}
    What if the implementors of std::string decided to add an extra character (maybe a blank) to s2 when a copy is made, thus making the length f s2 equal to 4 instead of 3? Then std::string would be totally unusable in any program except a toy one.

    Your property class itself implements the copy constructor with side-effects. Why didn't you copy the std::function members? You only copied the PropertyValue. So already you're in trouble.

    If you need to change the object to "almost copy" another object, then provide that function -- do not use the copy constructor or assignment operator for this purpose.

    Regards,

    Paul McKenzie
    Last edited by Paul McKenzie; February 7th, 2014 at 12:29 PM.

  5. #5
    Join Date
    Apr 2009
    Posts
    605

    Re: my own property code

    Quote Originally Posted by Paul McKenzie View Post
    Well, you've now made your class almost useless in a real program. You've now introduced side-effects in your copy-assignment operations.

    The purpose of the copy constructor (and assignment operator, which you didn't implement) is to do just that -- make copies. If you start to make fake copies of your objects using the copy-assignment operator, that opens the code up for a lot of runtime bugs that are insanely difficult to solve.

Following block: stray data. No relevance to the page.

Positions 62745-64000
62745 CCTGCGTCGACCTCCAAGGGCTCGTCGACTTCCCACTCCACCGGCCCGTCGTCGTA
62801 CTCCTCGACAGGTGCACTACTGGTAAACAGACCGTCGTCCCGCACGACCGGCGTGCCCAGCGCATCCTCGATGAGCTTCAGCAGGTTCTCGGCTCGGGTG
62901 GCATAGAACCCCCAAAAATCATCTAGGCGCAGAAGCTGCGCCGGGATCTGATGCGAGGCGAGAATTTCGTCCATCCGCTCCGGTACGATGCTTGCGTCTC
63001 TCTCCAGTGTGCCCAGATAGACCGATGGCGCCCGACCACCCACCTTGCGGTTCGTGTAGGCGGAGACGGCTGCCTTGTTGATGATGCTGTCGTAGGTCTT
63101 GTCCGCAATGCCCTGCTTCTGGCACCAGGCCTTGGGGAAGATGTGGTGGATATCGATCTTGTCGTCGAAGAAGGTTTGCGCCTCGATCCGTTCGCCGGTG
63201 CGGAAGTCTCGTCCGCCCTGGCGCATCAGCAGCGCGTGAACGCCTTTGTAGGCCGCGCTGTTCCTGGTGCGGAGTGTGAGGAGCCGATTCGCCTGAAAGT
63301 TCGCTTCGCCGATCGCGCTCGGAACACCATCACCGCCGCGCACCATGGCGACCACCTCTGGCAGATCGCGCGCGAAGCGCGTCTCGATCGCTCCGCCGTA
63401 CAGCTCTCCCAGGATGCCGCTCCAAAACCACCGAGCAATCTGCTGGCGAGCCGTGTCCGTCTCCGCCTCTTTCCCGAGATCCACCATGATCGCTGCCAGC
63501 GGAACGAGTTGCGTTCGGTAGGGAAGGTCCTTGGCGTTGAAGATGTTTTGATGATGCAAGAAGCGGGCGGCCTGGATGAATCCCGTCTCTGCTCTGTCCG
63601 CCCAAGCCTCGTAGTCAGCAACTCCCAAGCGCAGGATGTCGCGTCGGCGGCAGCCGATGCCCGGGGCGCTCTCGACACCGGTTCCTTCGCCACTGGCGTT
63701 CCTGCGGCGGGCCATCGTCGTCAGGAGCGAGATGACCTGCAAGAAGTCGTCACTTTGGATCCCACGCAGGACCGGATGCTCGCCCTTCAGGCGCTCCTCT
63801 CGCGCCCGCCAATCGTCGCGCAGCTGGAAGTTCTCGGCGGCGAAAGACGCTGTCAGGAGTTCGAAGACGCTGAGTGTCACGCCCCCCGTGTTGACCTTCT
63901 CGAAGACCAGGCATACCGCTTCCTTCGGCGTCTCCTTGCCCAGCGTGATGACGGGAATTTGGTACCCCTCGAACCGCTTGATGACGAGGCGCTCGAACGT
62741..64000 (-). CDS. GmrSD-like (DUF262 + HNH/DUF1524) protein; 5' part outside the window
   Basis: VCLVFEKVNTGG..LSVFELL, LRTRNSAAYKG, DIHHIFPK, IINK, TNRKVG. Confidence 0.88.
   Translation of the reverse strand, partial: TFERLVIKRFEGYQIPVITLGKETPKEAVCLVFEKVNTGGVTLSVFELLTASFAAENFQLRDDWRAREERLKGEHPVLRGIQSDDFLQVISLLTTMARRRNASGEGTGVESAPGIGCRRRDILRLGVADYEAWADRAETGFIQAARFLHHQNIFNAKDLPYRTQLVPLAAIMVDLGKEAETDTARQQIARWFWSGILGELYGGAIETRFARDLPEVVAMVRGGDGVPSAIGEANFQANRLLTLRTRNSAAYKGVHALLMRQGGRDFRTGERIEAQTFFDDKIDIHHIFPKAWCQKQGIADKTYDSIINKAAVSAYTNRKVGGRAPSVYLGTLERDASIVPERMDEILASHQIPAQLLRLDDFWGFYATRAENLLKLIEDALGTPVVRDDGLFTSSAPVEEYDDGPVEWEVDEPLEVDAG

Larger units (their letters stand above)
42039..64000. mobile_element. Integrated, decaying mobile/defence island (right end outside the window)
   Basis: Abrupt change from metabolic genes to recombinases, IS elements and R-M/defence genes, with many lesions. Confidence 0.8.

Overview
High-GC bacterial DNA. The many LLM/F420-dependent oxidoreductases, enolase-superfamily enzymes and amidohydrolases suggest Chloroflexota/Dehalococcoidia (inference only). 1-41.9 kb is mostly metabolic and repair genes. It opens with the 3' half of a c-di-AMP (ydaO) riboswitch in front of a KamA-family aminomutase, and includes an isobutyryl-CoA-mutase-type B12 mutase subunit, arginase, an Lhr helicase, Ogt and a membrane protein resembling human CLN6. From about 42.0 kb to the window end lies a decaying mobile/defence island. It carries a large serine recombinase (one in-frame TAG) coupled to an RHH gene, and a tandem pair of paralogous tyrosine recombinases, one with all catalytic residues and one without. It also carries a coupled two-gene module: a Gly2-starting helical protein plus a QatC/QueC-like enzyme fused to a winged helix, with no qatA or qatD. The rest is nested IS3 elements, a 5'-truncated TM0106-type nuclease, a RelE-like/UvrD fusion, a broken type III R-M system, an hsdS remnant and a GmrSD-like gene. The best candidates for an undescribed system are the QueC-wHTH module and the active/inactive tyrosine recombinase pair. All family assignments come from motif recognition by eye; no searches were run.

In other words, what if I tried to create a vector<test> and started to manipulate this vector by resizing it, removing items, etc.? What will happen? Chaos.

    When creating a copy constructor and assignment operator, the goal is to make sure that the copied objects acts exactly the same as the original object. In other words, if I take that copy and use it instead of the original object, the code must behave exactly the same externally.

    Your property class itself implements the copy constructor with side-effects. Why didn't you copy the std::function members? You only copied the PropertyValue. So already you're in trouble.

    If you need to change the object to "almost copy" another object, then provide that function -- do not use the copy constructor or assignment operator for this purpose.